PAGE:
Here at Miro, we set out on a mission to build a universal whiteboarding tool that helps companies to embrace digital transformation, manage remote teams and think visually in order to speed up internal processes and delight their customers.
That’s why we are always curious about the ways leading companies from around the world approach remote collaboration and the challenges of organizing their work in distributed teams. We asked Erin Casali, Product Design Director at Automattic, to share her advice with us.
Automattic famously extolls the benefits of remote work, so all its employees can choose whether they want to work from home or show up in the office. The company has rented co-working spaces in San Francisco, Portland and Cape Town. We asked Erin to share her advice with us and tell us how to maintain a perception of presence in distributed teams.
Make sure your company’s culture is flexible
Automattic’s staff is spread across 45 countries, so when asked about the company’s approach to team collaboration, Erin was hesitant to make any generalizations. “We are a very open group of people, so it’s hard to point out things that we do as a whole,” he says.
However, there are many common practices that help to maintain the perception of presence in groups. “A while ago, we introduced the concept of ‘text stand-ups,’” Casali explains. This means that when working remotely, Automattic employees write brief messages in the team chat when they come online. They usually tell their colleagues what was done the day before and the plan for today. “It tells when someone is online and available to chat; it gives time for reflection on the difference between what was planned and what was done; and it hints at potential discussion points that could be tackled by the team today,” Erin concludes.
Automattic is a web development company most notable for WordPress.com and WooCommerce. It also contributes to a number of non-profit and open source projects, like WordPress.org, BuddyPress, Jetpack, and others.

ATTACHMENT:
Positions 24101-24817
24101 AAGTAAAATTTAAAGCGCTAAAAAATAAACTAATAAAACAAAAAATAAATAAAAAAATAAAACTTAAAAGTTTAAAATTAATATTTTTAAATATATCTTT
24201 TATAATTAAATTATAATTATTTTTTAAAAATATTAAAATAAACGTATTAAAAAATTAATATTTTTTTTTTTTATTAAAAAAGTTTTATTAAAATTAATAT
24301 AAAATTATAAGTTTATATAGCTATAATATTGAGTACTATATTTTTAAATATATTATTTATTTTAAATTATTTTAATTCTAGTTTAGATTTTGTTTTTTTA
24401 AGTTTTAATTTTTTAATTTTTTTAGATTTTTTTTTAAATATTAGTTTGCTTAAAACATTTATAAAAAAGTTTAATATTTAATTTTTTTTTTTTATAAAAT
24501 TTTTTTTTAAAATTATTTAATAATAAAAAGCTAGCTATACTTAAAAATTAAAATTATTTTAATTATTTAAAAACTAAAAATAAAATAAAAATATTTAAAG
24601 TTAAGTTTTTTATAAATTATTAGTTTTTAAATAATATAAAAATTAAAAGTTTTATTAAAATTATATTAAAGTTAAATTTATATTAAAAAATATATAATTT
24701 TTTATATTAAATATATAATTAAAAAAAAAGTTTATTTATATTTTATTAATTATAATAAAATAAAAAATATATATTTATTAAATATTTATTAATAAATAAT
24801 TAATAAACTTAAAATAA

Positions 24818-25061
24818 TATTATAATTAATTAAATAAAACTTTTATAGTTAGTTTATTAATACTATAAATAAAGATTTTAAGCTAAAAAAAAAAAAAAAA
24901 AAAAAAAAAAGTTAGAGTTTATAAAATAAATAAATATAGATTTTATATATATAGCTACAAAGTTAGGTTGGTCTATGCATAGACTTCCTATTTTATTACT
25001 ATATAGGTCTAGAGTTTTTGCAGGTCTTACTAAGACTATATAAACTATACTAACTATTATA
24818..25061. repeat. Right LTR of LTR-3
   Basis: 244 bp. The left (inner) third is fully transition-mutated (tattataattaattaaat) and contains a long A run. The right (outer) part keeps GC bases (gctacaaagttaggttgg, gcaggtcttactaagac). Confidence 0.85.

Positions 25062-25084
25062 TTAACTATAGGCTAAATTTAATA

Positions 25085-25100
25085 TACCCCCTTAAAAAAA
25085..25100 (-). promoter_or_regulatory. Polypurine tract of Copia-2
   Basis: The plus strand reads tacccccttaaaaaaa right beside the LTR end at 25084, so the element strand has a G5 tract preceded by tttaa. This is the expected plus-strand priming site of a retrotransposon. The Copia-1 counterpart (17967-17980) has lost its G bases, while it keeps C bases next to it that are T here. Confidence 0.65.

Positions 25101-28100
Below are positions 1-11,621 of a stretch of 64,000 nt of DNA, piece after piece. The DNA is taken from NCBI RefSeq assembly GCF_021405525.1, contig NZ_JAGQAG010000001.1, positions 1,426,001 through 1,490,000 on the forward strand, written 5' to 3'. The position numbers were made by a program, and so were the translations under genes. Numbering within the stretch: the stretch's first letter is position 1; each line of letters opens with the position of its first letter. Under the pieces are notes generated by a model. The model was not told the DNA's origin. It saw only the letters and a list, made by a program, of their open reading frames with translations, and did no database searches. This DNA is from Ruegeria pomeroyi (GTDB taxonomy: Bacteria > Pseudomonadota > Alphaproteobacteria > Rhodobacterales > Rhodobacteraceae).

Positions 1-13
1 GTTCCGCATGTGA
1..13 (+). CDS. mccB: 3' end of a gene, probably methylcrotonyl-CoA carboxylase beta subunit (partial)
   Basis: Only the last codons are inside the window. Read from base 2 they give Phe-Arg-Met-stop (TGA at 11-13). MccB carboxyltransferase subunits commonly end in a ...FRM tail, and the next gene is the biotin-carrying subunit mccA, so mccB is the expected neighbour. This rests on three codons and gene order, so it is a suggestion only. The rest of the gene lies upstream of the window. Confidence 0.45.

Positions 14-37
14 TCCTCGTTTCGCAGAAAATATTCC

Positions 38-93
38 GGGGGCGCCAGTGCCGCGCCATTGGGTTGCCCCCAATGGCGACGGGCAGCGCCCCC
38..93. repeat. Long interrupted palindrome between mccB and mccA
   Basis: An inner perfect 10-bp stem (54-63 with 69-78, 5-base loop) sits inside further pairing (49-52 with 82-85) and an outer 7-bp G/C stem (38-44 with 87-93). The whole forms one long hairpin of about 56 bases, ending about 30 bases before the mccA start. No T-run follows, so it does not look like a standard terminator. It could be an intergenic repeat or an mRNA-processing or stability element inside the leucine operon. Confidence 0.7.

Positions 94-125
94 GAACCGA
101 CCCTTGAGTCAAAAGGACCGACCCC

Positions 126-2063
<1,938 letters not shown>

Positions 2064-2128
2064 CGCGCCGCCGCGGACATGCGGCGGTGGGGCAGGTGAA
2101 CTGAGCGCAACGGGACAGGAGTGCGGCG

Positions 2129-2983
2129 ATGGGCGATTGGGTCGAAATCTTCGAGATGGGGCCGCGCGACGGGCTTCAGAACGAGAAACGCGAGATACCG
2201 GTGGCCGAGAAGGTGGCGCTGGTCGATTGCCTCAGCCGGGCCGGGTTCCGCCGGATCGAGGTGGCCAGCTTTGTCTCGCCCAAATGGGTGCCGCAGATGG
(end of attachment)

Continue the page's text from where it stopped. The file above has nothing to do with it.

San Francisco, Portland
Team: 647 people
“Another way is to give space to non-work spaces – what we call ‘water coolers,’” he adds. At Automattic, “water coolers” are chats or activity streams that are specifically created for non-work-related conversations. Erin says they have general interest chats for everything and specific ones dedicated to all possible subjects, from games and photography to family and psychology. “These spaces give a way for people to comment asynchronously between chunks of work, just like at a physical water cooler,” he sums up.
The company also has an open source blog theme for collaboration called P2, which consists of activity streams that are specifically tailored with features for collaboration like notifications, mentions, and cross-posts. “It works exactly as any other asynchronous stream like Yammer, Workplace by Facebook and others; people post updates on the team page to foster discussion, communicate updates or any other kind of communication,” Casali says.
“Another way is to give space to non-work spaces, that we call ‘watercoolers’”
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There is no “one size fits all” solution
Erin’s goal as a leader is to make people comfortable sharing the right amount of information. It can be challenging because for certain teammates, it means tuning down the amount of communication; for others, it might mean sharing more about themselves. “There’s no one-size-fit-all, and as a manager, you have to open the discussion so everyone can find the right and respectful way to share who they are,” he proposes.